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Friday, July 18, 2008

The White Mary by Kira Salak

While on a sort of "working vacation" I finished reading The White Mary by Kira Salak. I'm having some difficulty writing a review of this book. Not because the book isn't good, quite the contrary, it is a very good novel. I think the problem is that this novel is difficult to categorize. The novel follows a young journalist, Marika Vecera, as she risks her life in war zones throughout the world. The atrocities she documents and the threats to her own life are portrayed with such detail, you wonder if the author of the novel has lived this herself.

Marika admires another older journalist, Robert Lewis, and aspires to emulate his life. When he commits suicide, she focuses her energies on writing a biography about him. In her research, she stumbles across a letter to his sister indicating that he may still be alive and living in the deepest jungles of Papua New Guinea. Marika enters the jungle to search with a primitive tribal guide. Again, the novel is written with such detail that you wonder how much time the author herself has spent amongst these primitive tribes far from civilization.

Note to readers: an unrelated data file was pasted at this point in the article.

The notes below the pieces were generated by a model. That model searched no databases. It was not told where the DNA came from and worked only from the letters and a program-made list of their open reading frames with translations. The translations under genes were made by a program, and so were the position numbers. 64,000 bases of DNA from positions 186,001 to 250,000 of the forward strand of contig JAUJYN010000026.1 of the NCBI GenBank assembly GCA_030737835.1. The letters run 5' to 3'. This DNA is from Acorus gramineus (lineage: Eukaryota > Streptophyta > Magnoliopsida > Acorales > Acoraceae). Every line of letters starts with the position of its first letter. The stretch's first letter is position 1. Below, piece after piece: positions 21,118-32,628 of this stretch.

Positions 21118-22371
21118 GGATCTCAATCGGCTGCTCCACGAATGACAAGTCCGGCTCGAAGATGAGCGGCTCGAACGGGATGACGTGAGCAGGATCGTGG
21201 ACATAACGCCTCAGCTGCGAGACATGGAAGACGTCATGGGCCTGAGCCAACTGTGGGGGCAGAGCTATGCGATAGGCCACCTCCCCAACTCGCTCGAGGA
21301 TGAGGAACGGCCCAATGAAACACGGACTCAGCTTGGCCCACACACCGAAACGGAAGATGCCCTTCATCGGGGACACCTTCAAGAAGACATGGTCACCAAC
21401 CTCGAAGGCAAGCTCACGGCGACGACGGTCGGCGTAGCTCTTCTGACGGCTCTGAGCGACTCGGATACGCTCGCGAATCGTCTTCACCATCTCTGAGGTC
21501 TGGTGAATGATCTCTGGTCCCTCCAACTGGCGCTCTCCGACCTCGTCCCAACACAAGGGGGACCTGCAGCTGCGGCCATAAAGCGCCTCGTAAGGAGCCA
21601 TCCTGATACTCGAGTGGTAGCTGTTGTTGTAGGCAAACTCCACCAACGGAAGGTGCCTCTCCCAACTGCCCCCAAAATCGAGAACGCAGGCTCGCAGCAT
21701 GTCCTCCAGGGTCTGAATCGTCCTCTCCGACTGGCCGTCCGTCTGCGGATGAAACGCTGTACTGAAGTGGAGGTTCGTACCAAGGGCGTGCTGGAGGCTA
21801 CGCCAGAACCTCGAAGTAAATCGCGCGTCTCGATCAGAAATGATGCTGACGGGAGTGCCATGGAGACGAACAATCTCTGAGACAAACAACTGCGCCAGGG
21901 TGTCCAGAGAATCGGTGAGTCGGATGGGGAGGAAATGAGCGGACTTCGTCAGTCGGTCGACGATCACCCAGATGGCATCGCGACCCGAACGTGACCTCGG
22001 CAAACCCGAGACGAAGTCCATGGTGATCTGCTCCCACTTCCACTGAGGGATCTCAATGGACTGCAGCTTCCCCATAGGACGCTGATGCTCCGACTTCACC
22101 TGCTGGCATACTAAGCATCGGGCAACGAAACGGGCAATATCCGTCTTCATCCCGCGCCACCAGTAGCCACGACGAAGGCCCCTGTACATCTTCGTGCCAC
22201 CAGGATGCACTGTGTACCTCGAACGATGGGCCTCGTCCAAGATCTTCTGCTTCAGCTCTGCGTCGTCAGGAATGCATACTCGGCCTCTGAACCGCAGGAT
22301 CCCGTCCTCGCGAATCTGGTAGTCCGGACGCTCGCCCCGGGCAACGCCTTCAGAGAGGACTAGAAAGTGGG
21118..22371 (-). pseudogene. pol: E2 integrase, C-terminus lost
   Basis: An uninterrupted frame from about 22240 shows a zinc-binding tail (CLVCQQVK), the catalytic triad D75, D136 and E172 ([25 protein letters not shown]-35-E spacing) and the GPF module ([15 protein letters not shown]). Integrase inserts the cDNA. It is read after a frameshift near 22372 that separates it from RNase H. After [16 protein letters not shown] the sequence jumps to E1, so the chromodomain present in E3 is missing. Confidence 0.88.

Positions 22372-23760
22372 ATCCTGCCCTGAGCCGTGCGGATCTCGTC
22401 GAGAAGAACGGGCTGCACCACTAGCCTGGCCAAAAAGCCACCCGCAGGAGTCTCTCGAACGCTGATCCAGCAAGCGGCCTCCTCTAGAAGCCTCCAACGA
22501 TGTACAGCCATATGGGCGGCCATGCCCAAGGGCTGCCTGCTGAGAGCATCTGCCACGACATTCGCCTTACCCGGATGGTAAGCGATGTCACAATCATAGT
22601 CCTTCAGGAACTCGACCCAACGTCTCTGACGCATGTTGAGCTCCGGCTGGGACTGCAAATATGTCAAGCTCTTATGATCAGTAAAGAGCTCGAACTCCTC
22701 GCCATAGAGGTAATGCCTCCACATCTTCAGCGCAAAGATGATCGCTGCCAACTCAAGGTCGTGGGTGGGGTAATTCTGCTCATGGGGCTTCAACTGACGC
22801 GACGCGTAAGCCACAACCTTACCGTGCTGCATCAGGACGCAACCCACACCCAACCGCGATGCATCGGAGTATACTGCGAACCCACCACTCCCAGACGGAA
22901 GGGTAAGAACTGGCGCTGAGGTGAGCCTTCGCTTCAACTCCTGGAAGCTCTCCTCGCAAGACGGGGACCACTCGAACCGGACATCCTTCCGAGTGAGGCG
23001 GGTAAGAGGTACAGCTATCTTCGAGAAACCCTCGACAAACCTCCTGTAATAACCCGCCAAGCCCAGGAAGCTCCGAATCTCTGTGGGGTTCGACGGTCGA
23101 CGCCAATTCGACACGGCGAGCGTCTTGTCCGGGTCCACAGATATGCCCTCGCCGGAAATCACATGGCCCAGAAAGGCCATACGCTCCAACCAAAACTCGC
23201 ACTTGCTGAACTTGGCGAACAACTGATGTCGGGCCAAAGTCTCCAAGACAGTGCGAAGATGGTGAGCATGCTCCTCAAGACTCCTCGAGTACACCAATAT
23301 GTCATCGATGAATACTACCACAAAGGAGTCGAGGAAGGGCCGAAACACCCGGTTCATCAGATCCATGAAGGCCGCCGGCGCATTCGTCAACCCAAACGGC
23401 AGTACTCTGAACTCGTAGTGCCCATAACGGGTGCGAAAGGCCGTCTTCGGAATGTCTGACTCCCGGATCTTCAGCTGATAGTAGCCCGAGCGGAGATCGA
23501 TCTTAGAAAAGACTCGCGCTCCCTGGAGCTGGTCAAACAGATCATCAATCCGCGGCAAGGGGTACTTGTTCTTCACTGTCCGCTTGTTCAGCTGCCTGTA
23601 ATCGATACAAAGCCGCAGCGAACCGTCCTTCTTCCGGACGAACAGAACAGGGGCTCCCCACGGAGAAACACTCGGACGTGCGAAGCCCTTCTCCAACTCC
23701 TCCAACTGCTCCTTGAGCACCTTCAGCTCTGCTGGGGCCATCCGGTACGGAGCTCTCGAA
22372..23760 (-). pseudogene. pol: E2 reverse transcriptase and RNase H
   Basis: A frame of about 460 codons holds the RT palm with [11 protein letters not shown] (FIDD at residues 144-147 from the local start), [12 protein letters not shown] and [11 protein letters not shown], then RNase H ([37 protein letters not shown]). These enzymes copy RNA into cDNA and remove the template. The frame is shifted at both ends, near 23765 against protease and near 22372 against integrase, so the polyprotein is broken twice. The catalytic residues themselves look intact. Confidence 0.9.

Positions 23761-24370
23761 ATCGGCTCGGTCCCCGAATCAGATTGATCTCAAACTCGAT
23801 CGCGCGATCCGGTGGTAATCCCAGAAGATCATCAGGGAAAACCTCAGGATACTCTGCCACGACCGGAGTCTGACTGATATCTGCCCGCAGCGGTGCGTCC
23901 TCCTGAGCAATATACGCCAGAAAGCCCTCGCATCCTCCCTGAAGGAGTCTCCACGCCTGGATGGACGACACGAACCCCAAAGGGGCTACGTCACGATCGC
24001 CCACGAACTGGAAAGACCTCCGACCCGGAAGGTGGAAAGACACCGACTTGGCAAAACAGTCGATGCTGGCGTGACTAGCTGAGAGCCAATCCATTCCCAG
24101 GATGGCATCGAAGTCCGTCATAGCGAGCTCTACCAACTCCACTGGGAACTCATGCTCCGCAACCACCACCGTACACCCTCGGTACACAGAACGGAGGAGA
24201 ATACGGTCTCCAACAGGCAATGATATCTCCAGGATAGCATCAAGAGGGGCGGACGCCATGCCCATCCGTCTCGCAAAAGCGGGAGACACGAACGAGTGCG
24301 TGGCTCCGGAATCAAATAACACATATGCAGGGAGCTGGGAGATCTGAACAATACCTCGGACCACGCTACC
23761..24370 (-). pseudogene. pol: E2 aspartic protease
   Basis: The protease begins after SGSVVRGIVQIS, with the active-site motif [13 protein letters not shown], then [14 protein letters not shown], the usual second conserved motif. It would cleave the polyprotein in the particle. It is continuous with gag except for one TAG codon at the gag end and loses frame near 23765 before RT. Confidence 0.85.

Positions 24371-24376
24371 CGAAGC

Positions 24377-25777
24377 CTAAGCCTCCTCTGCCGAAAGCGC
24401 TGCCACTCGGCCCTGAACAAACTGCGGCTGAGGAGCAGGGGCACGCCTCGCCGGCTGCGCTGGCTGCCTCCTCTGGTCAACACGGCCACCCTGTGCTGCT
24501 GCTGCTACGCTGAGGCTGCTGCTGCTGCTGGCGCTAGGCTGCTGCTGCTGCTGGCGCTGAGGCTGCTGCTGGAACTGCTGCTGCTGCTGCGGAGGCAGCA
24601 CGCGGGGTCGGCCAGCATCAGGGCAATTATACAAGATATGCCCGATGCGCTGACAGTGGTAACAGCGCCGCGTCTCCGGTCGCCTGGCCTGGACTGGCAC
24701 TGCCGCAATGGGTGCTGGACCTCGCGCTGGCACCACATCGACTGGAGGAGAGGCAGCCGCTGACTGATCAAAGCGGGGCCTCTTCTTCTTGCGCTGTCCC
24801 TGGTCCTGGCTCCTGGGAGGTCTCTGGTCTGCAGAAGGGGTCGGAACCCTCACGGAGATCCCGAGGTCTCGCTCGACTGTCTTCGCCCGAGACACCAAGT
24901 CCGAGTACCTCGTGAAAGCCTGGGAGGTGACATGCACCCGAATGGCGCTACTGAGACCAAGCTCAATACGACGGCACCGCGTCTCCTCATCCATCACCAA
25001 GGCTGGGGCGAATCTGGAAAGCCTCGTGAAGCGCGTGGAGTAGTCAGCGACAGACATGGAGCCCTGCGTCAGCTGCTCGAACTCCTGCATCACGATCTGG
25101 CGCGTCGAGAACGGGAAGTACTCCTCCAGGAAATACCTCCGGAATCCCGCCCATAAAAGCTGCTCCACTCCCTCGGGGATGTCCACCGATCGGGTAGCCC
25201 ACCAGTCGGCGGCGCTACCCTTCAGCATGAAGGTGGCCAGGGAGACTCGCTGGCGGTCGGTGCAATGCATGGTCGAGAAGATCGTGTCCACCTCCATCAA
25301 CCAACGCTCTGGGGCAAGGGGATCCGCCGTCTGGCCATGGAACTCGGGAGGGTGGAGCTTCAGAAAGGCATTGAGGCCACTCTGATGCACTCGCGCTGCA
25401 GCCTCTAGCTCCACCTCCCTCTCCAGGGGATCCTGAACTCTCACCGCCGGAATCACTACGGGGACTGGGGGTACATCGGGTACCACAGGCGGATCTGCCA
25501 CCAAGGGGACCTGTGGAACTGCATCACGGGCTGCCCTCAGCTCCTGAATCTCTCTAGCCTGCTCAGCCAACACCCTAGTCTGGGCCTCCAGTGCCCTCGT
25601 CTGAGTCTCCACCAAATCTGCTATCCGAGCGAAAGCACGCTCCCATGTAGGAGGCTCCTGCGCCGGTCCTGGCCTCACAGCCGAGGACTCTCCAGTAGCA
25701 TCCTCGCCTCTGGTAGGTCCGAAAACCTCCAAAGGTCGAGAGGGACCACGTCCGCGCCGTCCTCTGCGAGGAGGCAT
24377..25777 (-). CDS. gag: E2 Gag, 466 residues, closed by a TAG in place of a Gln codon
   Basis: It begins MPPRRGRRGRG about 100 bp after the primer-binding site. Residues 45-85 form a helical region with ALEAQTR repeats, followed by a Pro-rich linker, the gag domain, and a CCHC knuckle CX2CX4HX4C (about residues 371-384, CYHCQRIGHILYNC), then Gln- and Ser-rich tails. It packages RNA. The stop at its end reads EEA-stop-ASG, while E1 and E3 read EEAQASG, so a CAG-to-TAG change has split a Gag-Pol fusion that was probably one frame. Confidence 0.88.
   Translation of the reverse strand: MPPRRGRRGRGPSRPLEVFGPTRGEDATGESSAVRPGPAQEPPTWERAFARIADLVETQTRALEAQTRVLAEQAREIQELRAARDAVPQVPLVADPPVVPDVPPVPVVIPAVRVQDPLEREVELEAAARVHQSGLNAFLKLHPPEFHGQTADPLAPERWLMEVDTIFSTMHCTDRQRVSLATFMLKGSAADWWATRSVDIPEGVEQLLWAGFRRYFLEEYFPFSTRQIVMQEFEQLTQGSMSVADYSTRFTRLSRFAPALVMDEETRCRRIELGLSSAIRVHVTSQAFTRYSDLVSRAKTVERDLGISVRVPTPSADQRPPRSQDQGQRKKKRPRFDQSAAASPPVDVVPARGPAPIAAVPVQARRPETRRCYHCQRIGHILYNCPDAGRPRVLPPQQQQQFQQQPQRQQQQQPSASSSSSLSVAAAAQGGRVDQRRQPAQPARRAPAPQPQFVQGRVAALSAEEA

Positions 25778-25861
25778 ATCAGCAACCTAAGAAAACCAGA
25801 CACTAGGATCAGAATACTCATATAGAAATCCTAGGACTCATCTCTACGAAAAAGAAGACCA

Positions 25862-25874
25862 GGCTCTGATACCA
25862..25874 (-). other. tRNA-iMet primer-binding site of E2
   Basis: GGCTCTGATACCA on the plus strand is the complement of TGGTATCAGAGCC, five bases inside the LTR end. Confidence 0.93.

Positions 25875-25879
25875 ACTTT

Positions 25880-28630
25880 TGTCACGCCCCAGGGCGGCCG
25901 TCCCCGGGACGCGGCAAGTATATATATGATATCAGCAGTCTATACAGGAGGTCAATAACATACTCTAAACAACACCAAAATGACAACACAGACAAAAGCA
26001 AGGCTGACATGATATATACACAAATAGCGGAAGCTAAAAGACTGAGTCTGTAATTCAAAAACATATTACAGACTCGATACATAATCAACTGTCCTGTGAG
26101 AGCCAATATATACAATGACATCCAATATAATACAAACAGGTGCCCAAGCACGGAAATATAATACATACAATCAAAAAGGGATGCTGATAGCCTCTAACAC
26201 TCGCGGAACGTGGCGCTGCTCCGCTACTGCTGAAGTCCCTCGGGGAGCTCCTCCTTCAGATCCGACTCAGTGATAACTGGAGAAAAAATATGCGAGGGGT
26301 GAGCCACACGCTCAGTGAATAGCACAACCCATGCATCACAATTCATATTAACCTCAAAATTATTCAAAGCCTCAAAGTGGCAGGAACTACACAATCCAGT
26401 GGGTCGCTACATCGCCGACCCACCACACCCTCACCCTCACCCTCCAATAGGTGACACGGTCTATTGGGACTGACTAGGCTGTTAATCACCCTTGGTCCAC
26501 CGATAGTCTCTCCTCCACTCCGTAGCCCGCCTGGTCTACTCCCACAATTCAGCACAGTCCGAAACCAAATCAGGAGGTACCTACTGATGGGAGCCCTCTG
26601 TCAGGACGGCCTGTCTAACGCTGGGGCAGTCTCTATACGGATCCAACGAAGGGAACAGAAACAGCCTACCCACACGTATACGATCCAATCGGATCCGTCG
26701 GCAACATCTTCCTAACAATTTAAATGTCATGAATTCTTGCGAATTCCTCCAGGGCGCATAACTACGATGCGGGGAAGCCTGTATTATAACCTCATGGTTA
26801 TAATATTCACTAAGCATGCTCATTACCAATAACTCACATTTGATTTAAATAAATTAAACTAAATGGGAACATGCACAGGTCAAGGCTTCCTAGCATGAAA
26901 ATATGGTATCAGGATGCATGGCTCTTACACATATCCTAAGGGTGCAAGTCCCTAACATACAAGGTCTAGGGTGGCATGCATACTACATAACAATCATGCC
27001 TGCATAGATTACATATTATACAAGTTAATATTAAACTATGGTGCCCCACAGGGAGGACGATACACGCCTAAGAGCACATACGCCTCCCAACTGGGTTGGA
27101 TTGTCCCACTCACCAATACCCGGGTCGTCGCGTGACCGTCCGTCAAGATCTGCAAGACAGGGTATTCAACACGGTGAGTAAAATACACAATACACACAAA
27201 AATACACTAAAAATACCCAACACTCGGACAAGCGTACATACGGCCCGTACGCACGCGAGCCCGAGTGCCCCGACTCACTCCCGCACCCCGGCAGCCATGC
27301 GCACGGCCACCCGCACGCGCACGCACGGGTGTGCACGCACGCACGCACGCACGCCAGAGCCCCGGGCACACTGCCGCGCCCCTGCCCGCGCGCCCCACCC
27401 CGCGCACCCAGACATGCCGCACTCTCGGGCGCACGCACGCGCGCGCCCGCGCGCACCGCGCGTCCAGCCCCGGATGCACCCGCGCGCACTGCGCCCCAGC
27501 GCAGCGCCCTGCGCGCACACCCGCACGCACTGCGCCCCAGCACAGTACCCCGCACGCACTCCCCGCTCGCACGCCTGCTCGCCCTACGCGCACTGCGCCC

Although the novel is a wonderful story, part travelogue, part National Geographic/Discovery Channel special, it is ultimately a story about Marika and her personal journey toward discovering all that life has to offer us. It is a story about the choices we all have that can bring us either happiness, contentment and joy; or keep us restless, unfulfilled and alone. The book shows masterfully that striving for peace and happiness in one's life isn't merely an invention of the civilized world, but something everyone, from primitive tribal shaman's to educated PhD's seeks.

I found this an interesting novel, well written and completely enjoyable. Marika draws conclusions in the end, that seem to coincide with my own perspectives on life. I certainly have never lived a life like Marika's and never will, but I have always believed that being happy is a choice we can all make for ourselves.